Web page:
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Prison Education

Prison Education – The Effectiveness Programs Prove Their Potential

Prison education changes lives, reduces fallout, and increases employment. With the momentum of the prison abolition movement, prison programs in prison have increased. In 2023, enrolled students will be eligible for pell scholarships for the first time since 1994. Education is changing the game for those involved in the judiciary. Inmates participating in training programs have a 43% lower recidivism rate than their peers. Nationally, prisons offer or in some cases require university programs for inmates to obtain their GED certificate or diploma.

A recent study by Yale University and the bard prison initiative (BPI), a pioneering prison education program run by New York’s bard college of liberal arts, found that education lowers recidivism rates among racial groups. The BPI is open to inmates in six New York City prisons. Participants in the program largely reflect the demographics of the state’s prison population: disproportionately black and Latino.

Prison Education and the Effectiveness Programs Prove Their Potential:

Study co-author Matthew G.T. Denney, ph.D. A Yale student noted that Participation and intensity in programs like the bpi can break the cycle of poverty, lack of opportunity, and then the lack of socioeconomic mobility that keep recidivism rates high. Many people in prison did not have access to educational opportunities from the start. Investing in prison education can compensate for this inequality while improving public safety:

Additionally, every $ 1 invested in prison training programs translates into a $ 4-5 reduction in prison costs during the first three years after an inmate’s release. The families of prisoners also benefit. Children are more likely to go to college if their parents did.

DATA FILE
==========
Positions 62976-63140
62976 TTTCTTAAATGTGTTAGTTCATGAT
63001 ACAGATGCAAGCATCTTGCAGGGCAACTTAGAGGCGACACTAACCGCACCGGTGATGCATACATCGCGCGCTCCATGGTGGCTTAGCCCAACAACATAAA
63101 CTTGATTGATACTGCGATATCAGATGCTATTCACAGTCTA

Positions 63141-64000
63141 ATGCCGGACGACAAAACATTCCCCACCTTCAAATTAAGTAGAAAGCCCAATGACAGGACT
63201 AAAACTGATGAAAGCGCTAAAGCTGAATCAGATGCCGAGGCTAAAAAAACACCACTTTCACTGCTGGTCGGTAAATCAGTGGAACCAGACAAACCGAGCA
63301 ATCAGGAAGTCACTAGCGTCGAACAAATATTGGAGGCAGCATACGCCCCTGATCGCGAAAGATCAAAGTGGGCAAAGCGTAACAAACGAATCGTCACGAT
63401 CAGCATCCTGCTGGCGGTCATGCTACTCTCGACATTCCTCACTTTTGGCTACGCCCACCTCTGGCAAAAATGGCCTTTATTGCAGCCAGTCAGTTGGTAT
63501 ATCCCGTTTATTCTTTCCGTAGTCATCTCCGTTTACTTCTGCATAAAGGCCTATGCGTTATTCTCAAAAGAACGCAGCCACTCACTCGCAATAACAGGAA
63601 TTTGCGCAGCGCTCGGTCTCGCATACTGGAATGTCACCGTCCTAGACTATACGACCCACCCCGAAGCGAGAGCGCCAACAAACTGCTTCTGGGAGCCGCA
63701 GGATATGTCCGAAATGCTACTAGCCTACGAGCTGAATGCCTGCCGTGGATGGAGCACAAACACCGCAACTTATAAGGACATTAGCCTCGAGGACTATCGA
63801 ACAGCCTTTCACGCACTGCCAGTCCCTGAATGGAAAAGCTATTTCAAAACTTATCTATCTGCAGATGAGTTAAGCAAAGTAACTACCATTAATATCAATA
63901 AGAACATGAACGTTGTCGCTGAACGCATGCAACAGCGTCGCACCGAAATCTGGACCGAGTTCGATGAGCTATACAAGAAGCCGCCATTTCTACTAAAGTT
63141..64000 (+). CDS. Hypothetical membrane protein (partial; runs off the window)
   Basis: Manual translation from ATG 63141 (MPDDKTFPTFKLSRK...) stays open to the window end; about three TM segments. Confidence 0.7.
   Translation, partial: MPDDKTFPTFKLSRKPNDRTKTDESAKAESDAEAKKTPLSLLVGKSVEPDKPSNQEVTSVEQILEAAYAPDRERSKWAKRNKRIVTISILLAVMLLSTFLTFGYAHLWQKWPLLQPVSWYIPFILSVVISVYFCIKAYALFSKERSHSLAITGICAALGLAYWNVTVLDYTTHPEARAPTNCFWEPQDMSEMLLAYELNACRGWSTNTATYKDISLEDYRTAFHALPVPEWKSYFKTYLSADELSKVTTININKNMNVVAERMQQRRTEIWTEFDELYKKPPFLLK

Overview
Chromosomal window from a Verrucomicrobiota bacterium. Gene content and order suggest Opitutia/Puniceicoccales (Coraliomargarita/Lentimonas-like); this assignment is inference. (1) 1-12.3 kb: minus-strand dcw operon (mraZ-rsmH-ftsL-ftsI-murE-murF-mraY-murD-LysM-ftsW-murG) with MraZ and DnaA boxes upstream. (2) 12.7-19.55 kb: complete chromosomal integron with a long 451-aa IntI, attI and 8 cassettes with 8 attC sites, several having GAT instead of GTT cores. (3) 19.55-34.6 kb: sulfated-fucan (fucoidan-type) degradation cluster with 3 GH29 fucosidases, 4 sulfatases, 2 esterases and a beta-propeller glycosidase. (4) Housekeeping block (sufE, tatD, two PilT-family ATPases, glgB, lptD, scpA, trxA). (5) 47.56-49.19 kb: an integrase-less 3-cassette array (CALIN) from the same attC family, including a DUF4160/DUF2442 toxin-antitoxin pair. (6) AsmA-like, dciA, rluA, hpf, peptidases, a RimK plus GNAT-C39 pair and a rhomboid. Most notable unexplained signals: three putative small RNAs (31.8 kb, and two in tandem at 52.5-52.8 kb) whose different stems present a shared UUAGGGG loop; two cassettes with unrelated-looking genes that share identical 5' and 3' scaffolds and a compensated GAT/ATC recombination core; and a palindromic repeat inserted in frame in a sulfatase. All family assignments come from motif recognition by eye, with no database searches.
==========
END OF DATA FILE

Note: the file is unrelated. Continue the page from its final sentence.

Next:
College Prison Education Programs Are Growing by Example:

Prison education includes a variety of programs, covering basic literacy and art exhibition, GED preparation, vocational training, and college courses. These programs take place on the spot or by mail. The first repetitions of college programs in prison were all made by mail. This also happened during the closure of the prisons in the early stages of covid-19. But advocates say face-to-face lectures do a better job of developing critical thinking skills.

The impact of a prison education program, according to researchers behind the Yale/BPI study, is closely linked to its rigor. Increasing federal and public support can help increase the number of such programs. The study’s authors warn that tough and fast college prison programs may not have the same effect on relapse rates. The authors recommend that the programs maintain high standards behind bars as well as on campus.

The bard prison initiative is an example of high-quality prison education. Other national leaders include the John jay college of criminal Justice Prison-to-college pipeline program, Georgetown university prison scholars, New York university prison education program, and Wesleyan university center for prison education. While the number of colleges and community colleges providing education to inmates is growing, the Vera justice institute reports that only 35-42% of state prisons offer college-level courses to inmates.